This is where a story such as this would normally end, but in my case, it was not to be.
Two months later, on a cold December day, I found myself standing on the lot, braving the cold wind and occasional cloud of snow that blew in gusts across the used car lot and down my upturned coat collar. When to my surprise, what should I see pulling into the dealership, but the exact same Corvette? I recognized it immediately, and remembering the previous lesson, jumped on the opportunity.
Skunk Breath was now in the market for a pickup truck. He was not picky, and even a rear wheel drive would suit just fine. There was some resistance when I insisted in going on the test drive with him, but I, knowing that on this very slow winter day, the very same Manager would be watching from his exact same spot behind the desk, I persisted, and I got my way.
A few miles into the test drive, Skunk Breath informed me that he wished to take the truck to a local lumber company to see if the lumber he had bought the day before would fit into the bed of the truck.
Once the large stack of assorted lumber was loaded, things took a suspicious turn when Skunk Breath wished to challenge the truck to see if it had the capability to haul the lumber to his new house out in the country. If the truck hauled it successfully, this was clearly the truck for him, and it was a done deal.
The twenty-five-mile drive gave me plenty of time to build the much-needed relationship that is healthy for a salesperson who is always looking for a new customer. One of the topics was about the purchase of the Corvette, and the fact that the lumber was going to be for a lean-to to park the Corvette, in order to keep it out of the elements of the weather.
During this lengthy test drive, I looked the other way while Skunk Breath lived up to his name by breaking in his new truck with several hits on his skunk pipe. Anything for a sale, I thought.
With “lot dropping” bygones forgiven and forgotten, I helped unload the lumber, and having sufficient experience in the world of construction, I stayed an extra hour, instructing Skunk Breath on how to erect the lean-to properly.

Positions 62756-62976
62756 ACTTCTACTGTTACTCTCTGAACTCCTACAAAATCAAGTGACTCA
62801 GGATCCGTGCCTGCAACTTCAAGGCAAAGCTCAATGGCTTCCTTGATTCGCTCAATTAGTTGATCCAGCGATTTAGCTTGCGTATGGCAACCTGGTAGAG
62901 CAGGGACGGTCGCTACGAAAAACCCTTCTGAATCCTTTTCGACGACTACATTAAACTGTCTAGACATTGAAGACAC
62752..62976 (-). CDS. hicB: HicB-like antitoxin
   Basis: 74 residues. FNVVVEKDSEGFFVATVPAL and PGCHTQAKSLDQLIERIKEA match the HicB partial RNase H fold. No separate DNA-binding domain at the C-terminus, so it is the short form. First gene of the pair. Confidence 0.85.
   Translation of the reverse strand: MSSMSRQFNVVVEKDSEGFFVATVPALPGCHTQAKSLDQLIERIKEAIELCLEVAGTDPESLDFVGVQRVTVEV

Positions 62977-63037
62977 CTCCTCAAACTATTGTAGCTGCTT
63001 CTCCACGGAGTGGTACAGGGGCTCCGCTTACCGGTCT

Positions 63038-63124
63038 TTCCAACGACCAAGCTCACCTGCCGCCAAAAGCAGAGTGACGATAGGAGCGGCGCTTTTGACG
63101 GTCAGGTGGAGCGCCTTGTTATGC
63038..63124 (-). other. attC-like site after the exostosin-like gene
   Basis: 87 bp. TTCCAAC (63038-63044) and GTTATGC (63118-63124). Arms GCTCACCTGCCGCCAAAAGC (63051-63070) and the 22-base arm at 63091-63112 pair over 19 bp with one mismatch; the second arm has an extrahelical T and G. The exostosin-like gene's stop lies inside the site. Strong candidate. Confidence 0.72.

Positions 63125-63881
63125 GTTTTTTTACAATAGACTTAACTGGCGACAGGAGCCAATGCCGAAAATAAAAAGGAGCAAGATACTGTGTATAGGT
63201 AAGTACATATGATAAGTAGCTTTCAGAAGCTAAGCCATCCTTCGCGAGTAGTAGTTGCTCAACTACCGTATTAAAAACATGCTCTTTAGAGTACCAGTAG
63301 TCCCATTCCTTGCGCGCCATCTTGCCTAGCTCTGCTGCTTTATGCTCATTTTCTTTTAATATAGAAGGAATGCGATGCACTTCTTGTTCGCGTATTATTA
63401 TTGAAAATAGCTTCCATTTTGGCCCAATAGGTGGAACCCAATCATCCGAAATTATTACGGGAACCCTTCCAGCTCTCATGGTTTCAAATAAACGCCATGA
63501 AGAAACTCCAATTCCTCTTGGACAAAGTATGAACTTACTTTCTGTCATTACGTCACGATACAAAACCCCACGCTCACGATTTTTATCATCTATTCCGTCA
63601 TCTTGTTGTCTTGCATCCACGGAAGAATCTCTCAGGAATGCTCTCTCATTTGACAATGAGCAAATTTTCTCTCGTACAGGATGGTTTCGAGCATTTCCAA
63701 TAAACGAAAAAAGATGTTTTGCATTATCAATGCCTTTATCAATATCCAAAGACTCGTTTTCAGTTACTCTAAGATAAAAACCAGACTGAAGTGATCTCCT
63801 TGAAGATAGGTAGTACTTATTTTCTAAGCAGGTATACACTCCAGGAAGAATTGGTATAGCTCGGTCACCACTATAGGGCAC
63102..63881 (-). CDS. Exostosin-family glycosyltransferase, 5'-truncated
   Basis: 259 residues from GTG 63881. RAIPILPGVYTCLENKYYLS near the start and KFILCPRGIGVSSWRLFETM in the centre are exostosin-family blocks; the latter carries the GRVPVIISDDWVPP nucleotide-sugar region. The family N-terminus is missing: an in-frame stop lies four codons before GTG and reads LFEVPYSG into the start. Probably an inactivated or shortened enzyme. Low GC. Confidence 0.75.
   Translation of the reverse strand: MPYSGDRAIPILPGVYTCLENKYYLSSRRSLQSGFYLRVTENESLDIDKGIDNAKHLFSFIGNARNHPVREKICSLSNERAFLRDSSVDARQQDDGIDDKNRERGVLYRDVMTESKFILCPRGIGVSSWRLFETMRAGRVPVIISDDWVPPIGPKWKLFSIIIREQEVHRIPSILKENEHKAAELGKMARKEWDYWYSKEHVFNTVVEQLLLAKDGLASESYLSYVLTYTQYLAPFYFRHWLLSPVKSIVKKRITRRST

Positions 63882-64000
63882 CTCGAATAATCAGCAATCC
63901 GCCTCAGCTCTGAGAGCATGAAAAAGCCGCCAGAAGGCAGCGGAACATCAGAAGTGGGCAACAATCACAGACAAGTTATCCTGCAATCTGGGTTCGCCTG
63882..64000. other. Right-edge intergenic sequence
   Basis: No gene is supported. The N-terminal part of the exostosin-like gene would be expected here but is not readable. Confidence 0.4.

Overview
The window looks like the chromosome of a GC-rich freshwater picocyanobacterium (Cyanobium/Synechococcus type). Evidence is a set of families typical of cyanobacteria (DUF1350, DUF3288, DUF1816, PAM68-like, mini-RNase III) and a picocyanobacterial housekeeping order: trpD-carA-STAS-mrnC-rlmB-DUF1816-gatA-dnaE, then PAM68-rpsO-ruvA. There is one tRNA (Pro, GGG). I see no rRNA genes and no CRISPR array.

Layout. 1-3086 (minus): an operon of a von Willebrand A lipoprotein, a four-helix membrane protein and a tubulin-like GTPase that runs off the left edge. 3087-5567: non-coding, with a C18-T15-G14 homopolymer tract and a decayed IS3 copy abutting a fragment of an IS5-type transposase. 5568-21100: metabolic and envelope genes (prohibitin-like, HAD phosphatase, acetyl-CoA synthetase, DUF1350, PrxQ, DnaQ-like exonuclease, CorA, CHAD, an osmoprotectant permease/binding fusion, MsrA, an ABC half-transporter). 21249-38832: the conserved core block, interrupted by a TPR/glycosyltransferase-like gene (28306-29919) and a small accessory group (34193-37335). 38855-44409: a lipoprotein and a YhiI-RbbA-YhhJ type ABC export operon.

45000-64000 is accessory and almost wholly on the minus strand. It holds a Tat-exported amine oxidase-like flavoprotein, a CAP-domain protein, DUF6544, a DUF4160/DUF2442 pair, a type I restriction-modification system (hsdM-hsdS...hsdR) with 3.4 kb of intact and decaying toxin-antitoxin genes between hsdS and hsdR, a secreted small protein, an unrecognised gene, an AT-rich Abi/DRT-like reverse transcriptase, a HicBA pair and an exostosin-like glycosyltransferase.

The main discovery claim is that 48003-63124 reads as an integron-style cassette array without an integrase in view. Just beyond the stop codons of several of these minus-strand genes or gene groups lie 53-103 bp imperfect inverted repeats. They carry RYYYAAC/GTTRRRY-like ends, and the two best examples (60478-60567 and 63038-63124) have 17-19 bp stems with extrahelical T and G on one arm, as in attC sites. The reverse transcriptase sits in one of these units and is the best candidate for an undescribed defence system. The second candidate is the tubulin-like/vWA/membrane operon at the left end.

After this, I was taken on a tour of the newly purchased house. The house was located in a flood area, and for this reason it had been purchased at a very affordable price. I shuttered when I saw the yellowing sheetrock where the flood had reached almost to the ceiling. The smell of mold filled the house, and the porcelain toilet in the bathroom sat on a wooden floor that was rotting away, but would be replaced soon. The two highlights at the newly purchased house were a brand-new leather sofa, and on the opposite wall, a brand new ten foot HD flat-screen TV.
Skunk Breath was happy to inform me that he had been very happy to move out of his mother’s basement. He had quit his job at the deli in the grocery store when he struck it rich, and he now had his own digs. Life was good. The women who had previously ignored him, had magically begun to take notice of him, and although he still had no steady girlfriend, there were several on the hook.
The sun was just setting in the west when we arrived back at the dealership, and only one sales manager and one finance guy remained behind to help finish my car deal once I got back. As we turned onto our street, Skunk Breath decided to make a quick emergency call to his accountant to discuss the transfer of money for this perfect truck. We parked in front of the dealership, and I watched with a sinking feeling, as he, in a heated discussion with the person who was most likely never on the other end of the phone, got in his Corvette and drove off; the job of hauling his lumber out to his house, crossed off his list.
The thirty faces that turned to stare at me at the next Monday morning meeting were anything but judgmental. Instead, faces reddened with humor, knees were slapped, and a few of the more rowdy of my fellow sales team might have actually rolled on the floor with uncontrolled laughter, at the story of the person who had not one, but two chances to close a cash car deal, and failed on both attempts.